Ex-jail union boss’s lawyer: Star witness was unbelievable
NEW YORK (AP) — Jurors in the trial of New York City’s ex-jail guard union boss will begin deliberations Wednesday after a full day of closing arguments Tuesday left them with widely varying takes on a man who was among the city’s powerbrokers for over two decades.
Norman Seabrook, 57, was vilified and praised as prosecutors and defense lawyers took turns casting their opinions about evidence that emerged over the last two weeks. Seabrook, facing conspiracy and fraud charges, did not testify.
Assistant U.S. Attorney Kan Nawaday said Seabrook was greedy and eager to get between $100,000 and $150,000 in kickbacks annually by steering millions of dollars from the New York City Correction Officers’ Benevolent Association to a hedge fund. The association is the nation’s largest municipal jail guard union.
He said the bribes began with a $60,000 payout delivered by the government’s star witness, Jona Rechnitz, in a black $1,000 Ferragamo bag that Nawaday held up for jurors to see.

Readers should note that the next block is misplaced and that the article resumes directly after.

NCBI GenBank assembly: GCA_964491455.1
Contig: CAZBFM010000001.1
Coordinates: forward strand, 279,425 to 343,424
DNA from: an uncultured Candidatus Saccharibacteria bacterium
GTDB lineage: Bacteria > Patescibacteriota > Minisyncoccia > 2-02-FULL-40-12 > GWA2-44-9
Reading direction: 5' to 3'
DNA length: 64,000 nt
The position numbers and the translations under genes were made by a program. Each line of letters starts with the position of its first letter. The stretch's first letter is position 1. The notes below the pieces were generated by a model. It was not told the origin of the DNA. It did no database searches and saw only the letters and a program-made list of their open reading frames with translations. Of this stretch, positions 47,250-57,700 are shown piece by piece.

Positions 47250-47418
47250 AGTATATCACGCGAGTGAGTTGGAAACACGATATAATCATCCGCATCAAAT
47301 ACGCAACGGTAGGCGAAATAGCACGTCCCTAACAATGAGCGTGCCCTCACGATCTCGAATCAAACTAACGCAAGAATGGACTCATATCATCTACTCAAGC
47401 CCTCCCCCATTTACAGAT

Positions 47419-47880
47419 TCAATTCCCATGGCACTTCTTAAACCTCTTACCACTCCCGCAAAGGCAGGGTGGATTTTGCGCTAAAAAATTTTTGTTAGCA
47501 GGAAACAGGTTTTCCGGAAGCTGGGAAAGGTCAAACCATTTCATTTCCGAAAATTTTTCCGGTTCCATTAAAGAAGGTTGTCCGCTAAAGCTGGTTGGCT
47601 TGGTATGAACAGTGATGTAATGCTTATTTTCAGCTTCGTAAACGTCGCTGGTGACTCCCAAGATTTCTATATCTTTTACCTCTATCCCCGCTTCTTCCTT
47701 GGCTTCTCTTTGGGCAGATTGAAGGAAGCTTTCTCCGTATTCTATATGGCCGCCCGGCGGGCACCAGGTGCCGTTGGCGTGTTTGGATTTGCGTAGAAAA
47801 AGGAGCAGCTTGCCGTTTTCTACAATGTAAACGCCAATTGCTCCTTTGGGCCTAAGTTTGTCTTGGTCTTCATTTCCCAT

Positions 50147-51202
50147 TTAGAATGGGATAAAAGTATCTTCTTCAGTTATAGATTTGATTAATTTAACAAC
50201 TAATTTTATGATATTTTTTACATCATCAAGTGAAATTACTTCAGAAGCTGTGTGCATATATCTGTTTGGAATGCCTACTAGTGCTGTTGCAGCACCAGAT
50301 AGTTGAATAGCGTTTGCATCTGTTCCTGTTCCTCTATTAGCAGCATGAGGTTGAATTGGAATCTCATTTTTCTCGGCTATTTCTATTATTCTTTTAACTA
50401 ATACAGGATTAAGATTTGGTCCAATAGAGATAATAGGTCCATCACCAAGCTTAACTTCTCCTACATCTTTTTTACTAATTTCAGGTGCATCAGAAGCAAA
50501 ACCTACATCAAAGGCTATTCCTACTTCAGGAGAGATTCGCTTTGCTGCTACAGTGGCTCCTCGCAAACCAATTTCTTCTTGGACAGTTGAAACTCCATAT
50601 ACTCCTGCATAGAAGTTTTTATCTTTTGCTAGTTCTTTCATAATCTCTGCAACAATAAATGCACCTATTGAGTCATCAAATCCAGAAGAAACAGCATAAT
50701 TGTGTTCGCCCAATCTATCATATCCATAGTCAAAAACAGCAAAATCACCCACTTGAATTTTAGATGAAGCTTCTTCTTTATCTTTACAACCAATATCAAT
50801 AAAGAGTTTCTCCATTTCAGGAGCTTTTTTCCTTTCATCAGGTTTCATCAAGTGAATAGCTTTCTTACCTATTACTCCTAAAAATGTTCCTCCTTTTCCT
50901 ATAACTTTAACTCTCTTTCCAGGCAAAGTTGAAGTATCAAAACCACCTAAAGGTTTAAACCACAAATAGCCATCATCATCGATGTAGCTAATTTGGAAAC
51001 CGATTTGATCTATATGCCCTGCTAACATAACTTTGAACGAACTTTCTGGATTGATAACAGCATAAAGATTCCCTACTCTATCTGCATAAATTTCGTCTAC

Defense attorney Paul Shechtman tried to mock the prosecutor’s presentation when he took his turn before the jury box, holding up the bag as well but with different intent.
“If you believe this story, he is shorting Norman Seabrook $40,000, maybe shorting him $90,000,” Shechtman said of Rechnitz.
Then he suggested that Rechnitz thought to himself: “You know what, I know what will make him happy. I can give him a man purse!”
The quip set off laugher around the courtroom, including at the prosecutor’s table. And there was more laugher when Shechtman followed it with: “I know I am shorting him $90,000. But look at that!”
Judge Andrew L. Carter Jr. gave a gentle rebuke to spectators to contain their emotions.
Shechtman began his presentation by praising his client’s union work, saying he’d vastly improved the standing of city guards from the mid-1990s until his arrest last year, increasing their salaries and benefits package substantially.
And he resumed his attacks on the credibility of Rechnitz, saying he had such a bad character that he was sure no one on the jury knew anyone with such bad intentions.
Nawaday struck back, saying defense attacks against Rechnitz was “noise” designed to distract them. He urged them to “focus only on the facts” to convict Seabrook and his co-defendant, Murray Huberfeld, a hedge fund financier who authorities say helped arrange the bribe. Huberfeld’s lawyer urged jurors to acquit his client.